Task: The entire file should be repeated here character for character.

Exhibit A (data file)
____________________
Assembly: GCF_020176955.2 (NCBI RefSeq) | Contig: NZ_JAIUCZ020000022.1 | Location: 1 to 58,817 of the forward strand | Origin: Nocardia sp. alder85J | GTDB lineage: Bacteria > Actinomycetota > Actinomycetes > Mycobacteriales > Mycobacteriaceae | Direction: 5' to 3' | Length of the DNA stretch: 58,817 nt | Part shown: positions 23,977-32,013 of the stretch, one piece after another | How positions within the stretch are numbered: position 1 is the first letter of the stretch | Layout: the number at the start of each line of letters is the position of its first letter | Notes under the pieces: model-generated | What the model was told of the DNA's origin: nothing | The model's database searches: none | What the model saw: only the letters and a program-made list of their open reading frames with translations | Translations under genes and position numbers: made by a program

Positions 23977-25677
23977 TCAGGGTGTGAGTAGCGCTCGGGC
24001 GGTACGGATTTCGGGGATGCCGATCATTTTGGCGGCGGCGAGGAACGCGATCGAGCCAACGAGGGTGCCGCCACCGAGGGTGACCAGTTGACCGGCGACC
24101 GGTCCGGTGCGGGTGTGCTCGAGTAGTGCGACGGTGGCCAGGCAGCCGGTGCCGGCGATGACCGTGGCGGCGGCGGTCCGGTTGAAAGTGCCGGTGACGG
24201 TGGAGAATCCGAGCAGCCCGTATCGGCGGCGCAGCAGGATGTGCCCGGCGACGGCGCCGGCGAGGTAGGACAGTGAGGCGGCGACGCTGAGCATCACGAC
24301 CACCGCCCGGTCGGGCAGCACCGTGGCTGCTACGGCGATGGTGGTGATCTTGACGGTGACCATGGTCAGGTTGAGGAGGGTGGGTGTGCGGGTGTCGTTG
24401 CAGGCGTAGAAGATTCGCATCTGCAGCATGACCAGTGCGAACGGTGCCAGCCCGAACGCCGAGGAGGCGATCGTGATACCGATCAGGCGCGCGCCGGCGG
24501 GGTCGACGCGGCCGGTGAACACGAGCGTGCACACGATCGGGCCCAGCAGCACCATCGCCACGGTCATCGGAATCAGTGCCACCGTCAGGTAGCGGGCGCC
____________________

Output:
Assembly: GCF_020176955.2 (NCBI RefSeq) | Contig: NZ_JAIUCZ020000022.1 | Location: 1 to 58,817 of the forward strand | Origin: Nocardia sp. alder85J | GTDB lineage: Bacteria > Actinomycetota > Actinomycetes > Mycobacteriales > Mycobacteriaceae | Direction: 5' to 3' | Length of the DNA stretch: 58,817 nt | Part shown: positions 23,977-32,013 of the stretch, one piece after another | How positions within the stretch are numbered: position 1 is the first letter of the stretch | Layout: the number at the start of each line of letters is the position of its first letter | Notes under the pieces: model-generated | What the model was told of the DNA's origin: nothing | The model's database searches: none | What the model saw: only the letters and a program-made list of their open reading frames with translations | Translations under genes and position numbers: made by a program

Positions 23977-25677
23977 TCAGGGTGTGAGTAGCGCTCGGGC
24001 GGTACGGATTTCGGGGATGCCGATCATTTTGGCGGCGGCGAGGAACGCGATCGAGCCAACGAGGGTGCCGCCACCGAGGGTGACCAGTTGACCGGCGACC
24101 GGTCCGGTGCGGGTGTGCTCGAGTAGTGCGACGGTGGCCAGGCAGCCGGTGCCGGCGATGACCGTGGCGGCGGCGGTCCGGTTGAAAGTGCCGGTGACGG
24201 TGGAGAATCCGAGCAGCCCGTATCGGCGGCGCAGCAGGATGTGCCCGGCGACGGCGCCGGCGAGGTAGGACAGTGAGGCGGCGACGCTGAGCATCACGAC
24301 CACCGCCCGGTCGGGCAGCACCGTGGCTGCTACGGCGATGGTGGTGATCTTGACGGTGACCATGGTCAGGTTGAGGAGGGTGGGTGTGCGGGTGTCGTTG
24401 CAGGCGTAGAAGATTCGCATCTGCAGCATGACCAGTGCGAACGGTGCCAGCCCGAACGCCGAGGAGGCGATCGTGATACCGATCAGGCGCGCGCCGGCGG
24501 GGTCGACGCGGCCGGTGAACACGAGCGTGCACACGATCGGGCCCAGCAGCACCATCGCCACGGTCATCGGAATCAGTGCCACCGTCAGGTAGCGGGCGCC